Namely, the ACCC has raised concerns following NCC’s draft recommendation on the port, which includes the potential removal of regulation of the shipping channel service at the Port of Newcastle.
The port, which provides the only commercially viable means of exporting coal from the Hunter Valley region in New South Wales, was privatised in 2014 via a 98-year lease to Port of Newcastle Operations.
The NCC’s preliminary view that the declaration should be revoked would mean the terms and conditions of access to the port would be unregulated.
“Should the declaration be revoked, the Port of Newcastle will be an unregulated monopolist that is able to determine the terms and conditions of its access with little constraint,” ACCC Chair Rod Sims said.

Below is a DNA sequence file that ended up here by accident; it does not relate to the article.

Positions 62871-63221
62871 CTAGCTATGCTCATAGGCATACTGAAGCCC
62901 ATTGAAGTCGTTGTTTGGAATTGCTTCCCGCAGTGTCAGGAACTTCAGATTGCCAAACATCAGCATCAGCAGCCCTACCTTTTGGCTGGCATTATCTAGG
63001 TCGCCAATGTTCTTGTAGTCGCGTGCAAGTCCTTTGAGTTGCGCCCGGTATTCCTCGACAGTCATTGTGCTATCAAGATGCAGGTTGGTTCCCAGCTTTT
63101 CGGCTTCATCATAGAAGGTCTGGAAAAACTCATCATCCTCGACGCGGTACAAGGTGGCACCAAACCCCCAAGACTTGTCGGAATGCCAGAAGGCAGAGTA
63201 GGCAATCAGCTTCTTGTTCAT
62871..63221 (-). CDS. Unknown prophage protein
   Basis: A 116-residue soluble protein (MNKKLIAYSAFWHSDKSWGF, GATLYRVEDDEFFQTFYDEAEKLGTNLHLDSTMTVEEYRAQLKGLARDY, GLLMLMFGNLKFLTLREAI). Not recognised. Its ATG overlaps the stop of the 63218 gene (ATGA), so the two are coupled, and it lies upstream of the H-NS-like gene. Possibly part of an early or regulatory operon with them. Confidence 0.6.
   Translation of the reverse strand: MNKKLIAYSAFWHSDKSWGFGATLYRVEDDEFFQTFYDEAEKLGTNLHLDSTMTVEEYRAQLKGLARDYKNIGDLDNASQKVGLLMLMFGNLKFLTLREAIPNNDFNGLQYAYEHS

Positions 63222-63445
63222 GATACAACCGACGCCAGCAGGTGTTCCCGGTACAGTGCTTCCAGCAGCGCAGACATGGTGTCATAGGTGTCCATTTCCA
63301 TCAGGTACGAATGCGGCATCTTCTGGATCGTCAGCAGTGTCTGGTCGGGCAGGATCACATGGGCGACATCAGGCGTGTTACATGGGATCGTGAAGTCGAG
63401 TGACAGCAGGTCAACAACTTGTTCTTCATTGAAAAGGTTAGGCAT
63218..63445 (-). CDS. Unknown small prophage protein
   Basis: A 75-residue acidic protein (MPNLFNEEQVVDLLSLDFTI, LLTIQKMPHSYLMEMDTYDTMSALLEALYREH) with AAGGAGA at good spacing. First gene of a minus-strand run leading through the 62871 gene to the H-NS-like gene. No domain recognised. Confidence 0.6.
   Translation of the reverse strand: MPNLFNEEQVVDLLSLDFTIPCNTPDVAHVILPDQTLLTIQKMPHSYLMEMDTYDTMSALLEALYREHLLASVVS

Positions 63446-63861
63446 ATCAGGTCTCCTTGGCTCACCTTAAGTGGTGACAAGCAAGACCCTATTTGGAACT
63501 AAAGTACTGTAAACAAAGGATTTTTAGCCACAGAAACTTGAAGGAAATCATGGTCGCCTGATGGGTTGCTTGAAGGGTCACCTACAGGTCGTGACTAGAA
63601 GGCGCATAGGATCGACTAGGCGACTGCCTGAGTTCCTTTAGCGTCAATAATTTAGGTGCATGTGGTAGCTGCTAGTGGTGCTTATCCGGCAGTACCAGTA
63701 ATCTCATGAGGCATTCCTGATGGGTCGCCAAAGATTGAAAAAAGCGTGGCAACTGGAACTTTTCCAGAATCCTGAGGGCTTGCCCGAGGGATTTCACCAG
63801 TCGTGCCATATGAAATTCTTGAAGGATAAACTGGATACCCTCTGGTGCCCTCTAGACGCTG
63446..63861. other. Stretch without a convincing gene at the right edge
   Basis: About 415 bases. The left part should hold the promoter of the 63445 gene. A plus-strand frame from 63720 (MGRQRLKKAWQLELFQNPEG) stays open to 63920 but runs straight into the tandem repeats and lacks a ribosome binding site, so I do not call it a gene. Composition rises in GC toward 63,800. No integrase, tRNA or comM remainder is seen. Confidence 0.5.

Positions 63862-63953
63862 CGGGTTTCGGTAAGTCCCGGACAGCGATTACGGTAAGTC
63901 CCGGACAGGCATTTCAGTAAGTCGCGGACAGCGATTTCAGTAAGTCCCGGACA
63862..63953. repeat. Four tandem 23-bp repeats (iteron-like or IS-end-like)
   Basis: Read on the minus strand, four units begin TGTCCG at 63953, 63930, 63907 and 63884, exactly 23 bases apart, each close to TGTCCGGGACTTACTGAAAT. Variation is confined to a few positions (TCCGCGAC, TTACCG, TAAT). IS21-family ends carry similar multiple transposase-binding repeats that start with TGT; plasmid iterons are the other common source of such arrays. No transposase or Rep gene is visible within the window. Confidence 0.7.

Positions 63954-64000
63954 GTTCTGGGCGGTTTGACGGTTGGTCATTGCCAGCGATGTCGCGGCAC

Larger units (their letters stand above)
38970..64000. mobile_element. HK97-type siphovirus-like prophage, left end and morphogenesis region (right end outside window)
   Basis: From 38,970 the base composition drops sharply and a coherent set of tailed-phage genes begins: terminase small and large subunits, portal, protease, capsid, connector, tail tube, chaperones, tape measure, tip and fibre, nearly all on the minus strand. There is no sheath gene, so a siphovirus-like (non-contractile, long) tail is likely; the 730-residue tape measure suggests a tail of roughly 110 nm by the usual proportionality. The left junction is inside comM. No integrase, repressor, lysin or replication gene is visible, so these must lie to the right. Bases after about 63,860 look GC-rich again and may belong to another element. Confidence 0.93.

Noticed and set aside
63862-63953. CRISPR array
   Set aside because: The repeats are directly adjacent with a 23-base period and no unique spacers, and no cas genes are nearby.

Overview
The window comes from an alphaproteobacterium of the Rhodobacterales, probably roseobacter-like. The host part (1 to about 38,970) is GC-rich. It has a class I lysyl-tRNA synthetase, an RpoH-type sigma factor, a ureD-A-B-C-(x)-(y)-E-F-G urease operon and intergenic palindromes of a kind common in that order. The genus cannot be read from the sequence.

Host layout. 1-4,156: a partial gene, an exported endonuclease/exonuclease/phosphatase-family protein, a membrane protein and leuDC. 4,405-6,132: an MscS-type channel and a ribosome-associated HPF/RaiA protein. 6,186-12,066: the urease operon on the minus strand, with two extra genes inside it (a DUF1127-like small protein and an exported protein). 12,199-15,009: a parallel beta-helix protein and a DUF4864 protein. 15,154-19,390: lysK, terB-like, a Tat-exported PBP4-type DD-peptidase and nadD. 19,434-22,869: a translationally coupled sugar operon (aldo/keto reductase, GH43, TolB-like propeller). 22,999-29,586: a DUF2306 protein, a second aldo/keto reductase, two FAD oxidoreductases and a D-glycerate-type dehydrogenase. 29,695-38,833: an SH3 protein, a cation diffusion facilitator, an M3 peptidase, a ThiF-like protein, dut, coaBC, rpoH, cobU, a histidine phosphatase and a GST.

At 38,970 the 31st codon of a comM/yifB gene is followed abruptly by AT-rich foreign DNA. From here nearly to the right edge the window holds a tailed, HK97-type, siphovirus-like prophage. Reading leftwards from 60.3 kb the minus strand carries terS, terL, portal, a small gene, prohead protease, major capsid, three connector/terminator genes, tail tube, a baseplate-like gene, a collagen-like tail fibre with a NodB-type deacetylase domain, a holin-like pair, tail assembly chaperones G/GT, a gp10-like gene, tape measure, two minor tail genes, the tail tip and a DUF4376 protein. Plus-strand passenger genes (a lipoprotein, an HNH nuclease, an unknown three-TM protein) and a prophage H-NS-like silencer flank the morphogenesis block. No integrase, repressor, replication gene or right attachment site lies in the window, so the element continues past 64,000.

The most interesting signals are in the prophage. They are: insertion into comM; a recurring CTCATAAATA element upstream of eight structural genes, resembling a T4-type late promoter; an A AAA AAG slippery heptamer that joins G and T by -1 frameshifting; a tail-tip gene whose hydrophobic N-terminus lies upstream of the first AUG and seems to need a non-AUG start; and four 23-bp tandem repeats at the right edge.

“It would be reasonable to expect that, without regulation, further price increases at the port would follow and this would be a bad outcome for users and the economy, particularly given the history here,” Sims added.
The NCC’s recommendation follows an application from the port’s owner, Port of Newcastle Operations, that the declaration of the shipping channel be revoked.
In October 2018, after an application by port user Glencore, the ACCC determined the port should reduce its charge for the shipping channel service by about 20 per cent.